Even the Putin regime’s preoccupation with Ukraine is anticipated by Foundations of Geopolitics, where Ukraine occupies a central place in the clash-of-civilizations scheme as laid out by Dugin. The book stresses, again and again, that Ukrainian sovereignty is an intolerable threat to the Eurasian project. “The existence of Ukraine within its present borders and with its present status of a ‘sovereign state,’” Dugin warns, “is equivalent to the delivering of a monstrous blow to the geopolitical security of Russia; it represents the same thing as the invasion of Russia’s territory.” Remarkably, this passage is from twenty-five years ago—eight years before Ukraine turned westward during the Orange Revolution and ten years before there was any talk of Ukraine joining NATO.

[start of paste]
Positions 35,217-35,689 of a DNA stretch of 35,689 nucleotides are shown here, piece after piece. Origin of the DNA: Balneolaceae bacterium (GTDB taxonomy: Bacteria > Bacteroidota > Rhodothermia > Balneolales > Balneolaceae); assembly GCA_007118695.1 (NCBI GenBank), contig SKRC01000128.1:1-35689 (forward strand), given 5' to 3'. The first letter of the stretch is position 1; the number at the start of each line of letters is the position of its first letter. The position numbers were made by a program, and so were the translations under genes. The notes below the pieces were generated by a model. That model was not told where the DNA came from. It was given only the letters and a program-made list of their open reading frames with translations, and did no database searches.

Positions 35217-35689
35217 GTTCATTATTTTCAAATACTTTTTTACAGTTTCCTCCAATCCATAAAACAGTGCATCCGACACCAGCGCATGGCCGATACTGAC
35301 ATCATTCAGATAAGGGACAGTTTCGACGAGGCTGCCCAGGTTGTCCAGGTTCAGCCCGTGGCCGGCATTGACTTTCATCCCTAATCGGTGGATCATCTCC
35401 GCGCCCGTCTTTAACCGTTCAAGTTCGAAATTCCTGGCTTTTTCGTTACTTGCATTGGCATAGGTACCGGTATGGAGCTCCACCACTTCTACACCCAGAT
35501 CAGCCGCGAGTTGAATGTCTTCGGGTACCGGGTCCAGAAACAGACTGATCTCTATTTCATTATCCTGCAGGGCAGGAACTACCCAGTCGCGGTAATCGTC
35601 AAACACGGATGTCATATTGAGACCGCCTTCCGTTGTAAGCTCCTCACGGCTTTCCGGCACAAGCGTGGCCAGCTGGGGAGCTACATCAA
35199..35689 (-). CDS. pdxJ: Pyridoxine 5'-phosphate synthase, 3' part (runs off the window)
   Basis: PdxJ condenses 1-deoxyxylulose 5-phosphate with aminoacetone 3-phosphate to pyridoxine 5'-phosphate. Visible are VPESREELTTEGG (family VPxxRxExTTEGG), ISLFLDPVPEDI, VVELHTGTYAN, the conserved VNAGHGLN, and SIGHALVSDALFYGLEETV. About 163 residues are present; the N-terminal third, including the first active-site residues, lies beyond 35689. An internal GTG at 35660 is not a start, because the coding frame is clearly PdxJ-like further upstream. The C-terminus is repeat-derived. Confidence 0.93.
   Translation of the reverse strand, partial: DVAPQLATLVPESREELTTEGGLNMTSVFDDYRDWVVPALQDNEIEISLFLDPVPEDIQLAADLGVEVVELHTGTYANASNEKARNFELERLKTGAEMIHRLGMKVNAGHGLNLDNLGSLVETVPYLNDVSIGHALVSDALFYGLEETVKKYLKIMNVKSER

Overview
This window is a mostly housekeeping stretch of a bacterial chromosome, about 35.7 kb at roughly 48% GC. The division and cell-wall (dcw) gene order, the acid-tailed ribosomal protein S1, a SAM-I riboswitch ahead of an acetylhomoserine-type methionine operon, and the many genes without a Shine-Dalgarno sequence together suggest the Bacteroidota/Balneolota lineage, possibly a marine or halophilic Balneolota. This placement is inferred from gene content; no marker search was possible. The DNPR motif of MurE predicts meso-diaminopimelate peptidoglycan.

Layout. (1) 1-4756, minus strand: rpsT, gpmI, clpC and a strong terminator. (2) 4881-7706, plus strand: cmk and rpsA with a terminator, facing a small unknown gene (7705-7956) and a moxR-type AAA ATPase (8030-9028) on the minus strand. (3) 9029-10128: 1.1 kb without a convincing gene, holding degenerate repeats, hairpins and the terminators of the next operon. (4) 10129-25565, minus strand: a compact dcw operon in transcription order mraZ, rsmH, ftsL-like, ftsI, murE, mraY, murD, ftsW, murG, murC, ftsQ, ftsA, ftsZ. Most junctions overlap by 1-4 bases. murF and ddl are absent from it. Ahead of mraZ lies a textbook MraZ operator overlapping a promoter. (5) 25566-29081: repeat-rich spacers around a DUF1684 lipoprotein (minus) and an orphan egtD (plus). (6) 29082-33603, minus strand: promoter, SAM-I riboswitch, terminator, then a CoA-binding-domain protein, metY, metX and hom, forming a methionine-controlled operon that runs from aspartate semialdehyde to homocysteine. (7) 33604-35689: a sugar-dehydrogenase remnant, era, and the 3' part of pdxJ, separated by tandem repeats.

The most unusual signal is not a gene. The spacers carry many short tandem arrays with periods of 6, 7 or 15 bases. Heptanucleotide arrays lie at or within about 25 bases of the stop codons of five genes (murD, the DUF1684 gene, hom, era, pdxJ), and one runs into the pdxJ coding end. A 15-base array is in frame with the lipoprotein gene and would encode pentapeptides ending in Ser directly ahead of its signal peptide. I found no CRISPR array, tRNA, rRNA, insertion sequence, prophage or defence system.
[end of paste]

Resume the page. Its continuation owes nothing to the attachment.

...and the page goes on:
Clover reports that it was Dugin who revived the term “Novorossiya,” or “New Russia,” as the preferred designation for Eastern Ukraine, using it three years before Putin did. Did he inspire Putin, or merely (as he has often claimed) intuit which way things were going? Or was he floating a trial balloon at his Kremlin patrons’ behest? Nobody knows. However, it’s a fact that in 2014, Dugin was not merely cheering for the Kremlin’s “Novorossiya Project” of building pro-Russian enclaves in Eastern Ukraine but actively helping: There is a video in which he strategizes with a separatist activist on Skype. The foreign “observers” who were invited to monitor Crimea’s referendum on joining Russia were mainly drawn from Dugin’s network of “Eurasianist” political figures, running the gamut from Stalinist to fascist. Moskovsky Komsomolets reports that two of the main founders of the “Donetsk People’s Republic,” businessman and politician Aleksandr Borodai and retired military officer and possible KGB/FSB veteran Igor Girkin-Strelkov, were both Dugin acolytes.